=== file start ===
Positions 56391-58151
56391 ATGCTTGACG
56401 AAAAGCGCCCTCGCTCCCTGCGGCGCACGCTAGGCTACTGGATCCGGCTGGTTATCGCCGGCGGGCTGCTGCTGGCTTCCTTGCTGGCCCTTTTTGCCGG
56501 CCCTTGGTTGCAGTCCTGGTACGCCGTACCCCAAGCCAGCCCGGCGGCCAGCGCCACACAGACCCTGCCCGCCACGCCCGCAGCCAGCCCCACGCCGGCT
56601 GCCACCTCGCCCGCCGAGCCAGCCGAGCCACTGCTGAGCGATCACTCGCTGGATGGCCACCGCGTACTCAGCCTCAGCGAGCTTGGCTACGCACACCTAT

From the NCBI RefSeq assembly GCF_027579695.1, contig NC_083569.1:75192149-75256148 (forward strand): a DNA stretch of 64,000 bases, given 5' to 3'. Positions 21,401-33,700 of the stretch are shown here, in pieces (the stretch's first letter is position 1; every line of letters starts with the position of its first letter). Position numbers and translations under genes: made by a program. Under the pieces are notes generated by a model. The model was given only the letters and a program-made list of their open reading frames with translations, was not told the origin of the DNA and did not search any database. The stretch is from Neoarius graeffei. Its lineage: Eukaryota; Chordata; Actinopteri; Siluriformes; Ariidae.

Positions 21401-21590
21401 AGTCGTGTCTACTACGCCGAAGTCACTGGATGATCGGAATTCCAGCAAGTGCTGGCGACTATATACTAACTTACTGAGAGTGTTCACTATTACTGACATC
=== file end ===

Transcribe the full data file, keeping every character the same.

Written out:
Positions 56391-58151
56391 ATGCTTGACG
56401 AAAAGCGCCCTCGCTCCCTGCGGCGCACGCTAGGCTACTGGATCCGGCTGGTTATCGCCGGCGGGCTGCTGCTGGCTTCCTTGCTGGCCCTTTTTGCCGG
56501 CCCTTGGTTGCAGTCCTGGTACGCCGTACCCCAAGCCAGCCCGGCGGCCAGCGCCACACAGACCCTGCCCGCCACGCCCGCAGCCAGCCCCACGCCGGCT
56601 GCCACCTCGCCCGCCGAGCCAGCCGAGCCACTGCTGAGCGATCACTCGCTGGATGGCCACCGCGTACTCAGCCTCAGCGAGCTTGGCTACGCACACCTAT

From the NCBI RefSeq assembly GCF_027579695.1, contig NC_083569.1:75192149-75256148 (forward strand): a DNA stretch of 64,000 bases, given 5' to 3'. Positions 21,401-33,700 of the stretch are shown here, in pieces (the stretch's first letter is position 1; every line of letters starts with the position of its first letter). Position numbers and translations under genes: made by a program. Under the pieces are notes generated by a model. The model was given only the letters and a program-made list of their open reading frames with translations, was not told the origin of the DNA and did not search any database. The stretch is from Neoarius graeffei. Its lineage: Eukaryota; Chordata; Actinopteri; Siluriformes; Ariidae.

Positions 21401-21590
21401 AGTCGTGTCTACTACGCCGAAGTCACTGGATGATCGGAATTCCAGCAAGTGCTGGCGACTATATACTAACTTACTGAGAGTGTTCACTATTACTGACATC